Beijing Ren, reputedly playwright Cao Yu's personal favourite, has only recently found popular acceptance through the Bejing People's Art Theatre Director and Playwright Li Liuyi. But it would be a mistake to assume that Li's take on Cao Yu's classic is an easy ride for audiences. For one, it is 185 minutes long. Beijing Ren is also unrelentingly bleak. Throughout the play, an oppressive atmosphere of hopelessness builds up gradually, until it climaxes in a paroxysm of despair, curtains closing on a chilling tableau of deathlike figures wearing expressions of hopelessness. It is as if there is no difference between the living and the dead.
Adding to the ghostly atmosphere is the spectacular set - a courtyard of a traditional Chinese house, constructed entirely out of flaking paper, lit by an eerie low light. The structure has the cold, decayed air of old bones. It is set on a 15 degree incline, which makes the actors move awkwardly and disorientates the viewer. The soundtrack comprises dread-inducing atonal melodies and operatic wails, infrequently punctuated by zither strumming. The script resounds with references to coffins, old age and dying, and news of pregnancy is greeted with alarm.
It is in this nightmarish environment that Li tells us the story of the decline of the Zeng family. Once home to a wealthy family, the crumbling walls of the Zeng family residence now house a generation of soft, idle men. Li adopts death as a potent symbol for what he terms the "pale, disheartened and morbid" feudal culture of China in 1937 - a time of upheaval when traditional structures were being overturned. But Li's focus is less on social critique than on delineating the emotional landscapes of the characters who are stuck in this moribund structure. And what a landscapes these are. Caught in an excruciating web of inaction, the characters speak in erudite ellipses that belie their impotence. The actors often speak facing the audience, and each wrinkle of pain, each plea for release, rings true. From the aged patriarch, Zeng Hao, to the flabby eldest son Wenqing, to the scheming daughter-in-law Siyi, to the self-sacrificing Cousin Su, each of Cao's characters is richly fleshed out with their unique undercurrent of despair. Although their destinies are practically devoid of hope, the conscientious rendering of each character's interior complexities is fascinating.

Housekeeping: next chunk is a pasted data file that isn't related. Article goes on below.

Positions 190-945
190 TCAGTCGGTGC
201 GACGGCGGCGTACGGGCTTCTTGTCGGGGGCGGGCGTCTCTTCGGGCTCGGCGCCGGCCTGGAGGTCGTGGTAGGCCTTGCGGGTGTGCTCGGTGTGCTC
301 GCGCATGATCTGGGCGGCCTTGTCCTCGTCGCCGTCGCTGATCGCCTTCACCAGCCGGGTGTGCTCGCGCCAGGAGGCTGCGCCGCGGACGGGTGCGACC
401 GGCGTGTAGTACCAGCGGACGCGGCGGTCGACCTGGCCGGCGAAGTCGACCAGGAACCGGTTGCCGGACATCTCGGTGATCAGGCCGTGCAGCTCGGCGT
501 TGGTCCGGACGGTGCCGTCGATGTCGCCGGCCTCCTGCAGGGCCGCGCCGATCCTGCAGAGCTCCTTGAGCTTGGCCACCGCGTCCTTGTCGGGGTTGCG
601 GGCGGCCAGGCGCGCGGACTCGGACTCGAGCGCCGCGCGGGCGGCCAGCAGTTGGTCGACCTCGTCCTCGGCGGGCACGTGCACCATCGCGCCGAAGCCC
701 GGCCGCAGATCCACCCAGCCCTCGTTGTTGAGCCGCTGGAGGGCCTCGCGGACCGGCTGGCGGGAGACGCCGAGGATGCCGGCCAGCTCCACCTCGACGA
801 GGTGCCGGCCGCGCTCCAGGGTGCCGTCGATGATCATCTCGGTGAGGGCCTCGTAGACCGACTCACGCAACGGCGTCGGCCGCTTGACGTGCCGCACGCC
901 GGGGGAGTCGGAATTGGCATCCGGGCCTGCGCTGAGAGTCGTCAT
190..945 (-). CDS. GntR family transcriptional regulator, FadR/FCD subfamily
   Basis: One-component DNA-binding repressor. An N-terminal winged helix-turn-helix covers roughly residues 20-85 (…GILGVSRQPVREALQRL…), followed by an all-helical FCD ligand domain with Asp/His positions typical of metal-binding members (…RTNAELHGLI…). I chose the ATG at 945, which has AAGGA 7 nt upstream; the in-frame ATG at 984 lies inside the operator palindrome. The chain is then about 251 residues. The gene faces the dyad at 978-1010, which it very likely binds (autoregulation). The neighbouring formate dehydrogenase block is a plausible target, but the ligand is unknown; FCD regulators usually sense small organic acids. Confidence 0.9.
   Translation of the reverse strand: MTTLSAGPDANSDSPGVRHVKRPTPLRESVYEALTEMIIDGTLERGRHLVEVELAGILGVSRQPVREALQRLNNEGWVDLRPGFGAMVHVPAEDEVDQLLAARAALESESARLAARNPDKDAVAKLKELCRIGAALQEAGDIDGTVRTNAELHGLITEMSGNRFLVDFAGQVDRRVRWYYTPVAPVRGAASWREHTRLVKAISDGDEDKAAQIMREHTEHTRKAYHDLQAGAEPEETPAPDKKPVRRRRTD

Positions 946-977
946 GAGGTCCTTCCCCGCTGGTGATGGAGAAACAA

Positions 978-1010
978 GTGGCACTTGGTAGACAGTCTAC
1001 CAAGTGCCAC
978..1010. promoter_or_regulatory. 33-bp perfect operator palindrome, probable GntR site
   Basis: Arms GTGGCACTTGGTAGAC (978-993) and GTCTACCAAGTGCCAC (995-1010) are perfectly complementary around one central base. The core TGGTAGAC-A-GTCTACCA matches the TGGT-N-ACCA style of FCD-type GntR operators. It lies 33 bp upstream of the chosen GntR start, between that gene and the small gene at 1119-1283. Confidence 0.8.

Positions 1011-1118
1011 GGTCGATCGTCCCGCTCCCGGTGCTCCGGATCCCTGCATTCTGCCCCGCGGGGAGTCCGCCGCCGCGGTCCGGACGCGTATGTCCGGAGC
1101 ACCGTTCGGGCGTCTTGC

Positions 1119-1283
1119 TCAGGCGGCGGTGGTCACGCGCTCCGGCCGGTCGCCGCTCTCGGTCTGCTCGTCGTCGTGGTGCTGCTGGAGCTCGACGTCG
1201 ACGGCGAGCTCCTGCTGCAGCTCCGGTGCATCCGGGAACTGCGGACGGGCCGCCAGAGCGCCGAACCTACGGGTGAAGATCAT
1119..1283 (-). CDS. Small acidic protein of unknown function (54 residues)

An especially powerful figure is the patriarch Zeng Hao (Chou Xiaoguang). While he is, on the one hand, a benign central force holding the family together, he is also obliviously selfish and prone to eccentric self-indulgences, such as repeatedly lacquering the coffin meant for his death. Zeng Hao's moral emptiness symbolises the decadent feudal culture that Beijing Ren loves to hate. This duality is masterfully fleshed out by Chou, whose character switches from a manipulative tyrant to a petulant old fool with a few modulations of voice.
Cao's mastery of language is presented with elegance and subtlety by
a solid cast, who bring the audience deep into the consciousness of
his characters. This makes for an intense experience that is not far
removed from well executed melodrama. When the aged Zeng Hao, in a last-ditch
measure to salvage the family's dignity in the face of mounting debts,
entertains the supremely wishful thought that things might take a turn
for the better from now on, Chou's shrill, wavering voice belies the
hysteria of self-doubt running through his false optimism. When Zeng
asks his grandson Zeng Ting (Miao Chi) to affirm the thought, the seventeen-year-old
Zeng Ting's choirboy voice, resonant in its naïve conviction, is
Given its solid fundamentals and talented cast, I bet Beijing Ren could have delivered its great climax even without three hours of foreplay.
Ratings out of 5, based on
Practitioner's Vision / Reviewer's Response: ***** = Transcendent /